Next event:
ERINN SAVAGE – Performance
Tomorrow 15:00 GMT

MLitt in Art Writing

What does it mean to fall in love with a writer? Or rather, to be ensorcelled in some kind of remedial romance, or, maybe the question is, to practice weak (at the knees?) (compassionate) theory? The concluding paragraph of Eve Kosofsky Sedgwick and Adam Frank’s essay ‘Shame in the Cybernetic Fold: Reading Silvan Tomkins’ proposes the critical attachment of love; of affection, gratitude, solidarity, as a mode of coveting ‘a theoretical moment not [of] one’s own’1—a critical attention, attentiveness, a form of care as a form of practice which situates itself towards the/a present.

The caveat question Sedgwick and Frank go on to ask is: ‘what else could [loving] mean?’

If we think of the studio as a location situated in the present, then we know of its forces for writing and voicing, its capacity for active, tacit, speculative and transformative practices. The studio is a collective activity and yet a site that does not negate solitude. Such relational and conversational modes of art, writing and theory are activated by a reparative model of practice, one that supports each student on the Art Writing programme to flourish according to their own rhythm. There is an inherent value to temporal belonging (real or virtual), of friendship and care, both in the localised sense of encounters with one another, and in a contextual sense of the works we carry into our own, of who and what we live and write with.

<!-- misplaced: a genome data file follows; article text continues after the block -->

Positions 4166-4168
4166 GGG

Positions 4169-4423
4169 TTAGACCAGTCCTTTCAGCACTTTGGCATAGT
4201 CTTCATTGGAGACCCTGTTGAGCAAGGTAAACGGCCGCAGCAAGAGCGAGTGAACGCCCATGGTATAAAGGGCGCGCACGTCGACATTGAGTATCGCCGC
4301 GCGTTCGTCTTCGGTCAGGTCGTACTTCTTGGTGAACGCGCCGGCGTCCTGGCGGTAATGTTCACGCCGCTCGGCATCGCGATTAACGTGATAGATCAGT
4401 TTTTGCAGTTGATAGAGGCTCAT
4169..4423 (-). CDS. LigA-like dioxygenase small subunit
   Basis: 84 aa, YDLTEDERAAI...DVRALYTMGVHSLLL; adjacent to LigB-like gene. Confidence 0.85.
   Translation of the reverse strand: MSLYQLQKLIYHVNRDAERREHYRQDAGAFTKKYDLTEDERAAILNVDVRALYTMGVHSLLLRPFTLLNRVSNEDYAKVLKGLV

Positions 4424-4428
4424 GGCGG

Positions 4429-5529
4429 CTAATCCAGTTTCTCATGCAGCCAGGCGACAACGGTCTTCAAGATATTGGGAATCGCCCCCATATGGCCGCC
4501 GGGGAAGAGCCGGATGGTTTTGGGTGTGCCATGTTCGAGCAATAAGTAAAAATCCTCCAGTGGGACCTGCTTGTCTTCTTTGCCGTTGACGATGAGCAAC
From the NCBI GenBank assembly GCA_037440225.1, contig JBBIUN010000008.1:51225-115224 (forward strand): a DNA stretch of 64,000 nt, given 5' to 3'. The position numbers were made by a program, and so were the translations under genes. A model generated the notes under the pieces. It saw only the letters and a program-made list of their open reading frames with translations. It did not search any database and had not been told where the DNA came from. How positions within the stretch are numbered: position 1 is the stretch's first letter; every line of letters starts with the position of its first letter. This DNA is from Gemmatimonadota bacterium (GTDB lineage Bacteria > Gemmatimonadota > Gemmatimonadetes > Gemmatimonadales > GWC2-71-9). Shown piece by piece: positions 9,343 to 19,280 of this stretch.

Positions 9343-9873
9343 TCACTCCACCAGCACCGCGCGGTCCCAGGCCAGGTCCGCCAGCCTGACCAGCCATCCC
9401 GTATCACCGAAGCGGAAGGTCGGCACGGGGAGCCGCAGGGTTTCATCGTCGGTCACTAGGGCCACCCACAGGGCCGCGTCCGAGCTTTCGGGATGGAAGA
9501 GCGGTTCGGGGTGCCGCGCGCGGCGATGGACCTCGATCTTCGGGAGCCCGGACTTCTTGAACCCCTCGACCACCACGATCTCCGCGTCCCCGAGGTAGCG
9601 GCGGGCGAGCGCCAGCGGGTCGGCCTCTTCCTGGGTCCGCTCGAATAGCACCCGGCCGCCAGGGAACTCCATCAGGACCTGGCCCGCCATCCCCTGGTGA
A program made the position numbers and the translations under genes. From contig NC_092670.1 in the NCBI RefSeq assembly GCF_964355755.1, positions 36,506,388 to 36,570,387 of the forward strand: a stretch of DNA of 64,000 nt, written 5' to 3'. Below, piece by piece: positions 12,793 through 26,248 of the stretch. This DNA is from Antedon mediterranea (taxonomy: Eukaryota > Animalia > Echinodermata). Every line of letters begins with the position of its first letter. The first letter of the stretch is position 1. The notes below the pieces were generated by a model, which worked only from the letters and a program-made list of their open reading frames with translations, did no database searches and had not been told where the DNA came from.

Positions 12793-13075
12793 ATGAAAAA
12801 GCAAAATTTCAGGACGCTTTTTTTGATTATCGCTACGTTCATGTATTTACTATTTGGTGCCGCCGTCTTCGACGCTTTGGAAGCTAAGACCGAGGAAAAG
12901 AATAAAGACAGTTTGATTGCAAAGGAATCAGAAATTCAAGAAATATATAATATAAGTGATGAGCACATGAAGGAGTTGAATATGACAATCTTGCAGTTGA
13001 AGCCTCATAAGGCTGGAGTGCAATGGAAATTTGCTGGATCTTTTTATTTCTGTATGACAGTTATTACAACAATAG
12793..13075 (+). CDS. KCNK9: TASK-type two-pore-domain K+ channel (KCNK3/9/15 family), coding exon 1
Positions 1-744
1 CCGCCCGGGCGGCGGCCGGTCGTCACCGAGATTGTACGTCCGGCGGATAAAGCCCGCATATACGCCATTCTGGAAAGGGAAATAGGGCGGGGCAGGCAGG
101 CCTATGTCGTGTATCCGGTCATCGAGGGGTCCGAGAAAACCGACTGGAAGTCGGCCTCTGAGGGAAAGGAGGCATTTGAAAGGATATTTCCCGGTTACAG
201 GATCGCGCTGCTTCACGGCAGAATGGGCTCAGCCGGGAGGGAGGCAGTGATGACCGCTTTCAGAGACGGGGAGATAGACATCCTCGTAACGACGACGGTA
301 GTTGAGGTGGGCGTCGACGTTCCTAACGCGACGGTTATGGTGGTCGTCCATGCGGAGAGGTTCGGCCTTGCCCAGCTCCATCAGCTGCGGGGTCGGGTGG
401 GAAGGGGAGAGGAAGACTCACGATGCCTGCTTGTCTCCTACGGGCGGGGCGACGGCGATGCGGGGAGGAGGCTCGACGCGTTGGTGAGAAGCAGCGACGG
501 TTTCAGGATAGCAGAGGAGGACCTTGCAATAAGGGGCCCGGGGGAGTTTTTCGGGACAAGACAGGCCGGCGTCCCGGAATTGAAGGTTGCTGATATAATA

This year, the unprecedented challenge of the global COVID-19 pandemic positions such concerns with heightened significance. As we explore new forms and techniques of temporal belonging, we remind one another to reimagine what we see as a vital form of interaction with the world.

Laura Edbrook, Programme Leader

The MLitt Art Writing is a one-year taught postgraduate programme based in the School of Fine Art at The Glasgow School of Art. The programme offers full or part-time study, with a masters award gained after 12 months/24 months of study.

Based on two principal elements: an acknowledgment of art writing as an interdisciplinary studio-led practice, and a focus on bringing new work to a public audience or readership as part of a reflexive and ambitious practice-based enquiry, the programme is concerned with both the study and practice of expanded forms of critical and theoretical writing, and the relationship between writing and artistic practice.

Art Writing students present and publish new work across various forms, locally and internationally, and in The Yellow Paper, a new Journal for Art Writing published by the Programme and the School of Fine Art.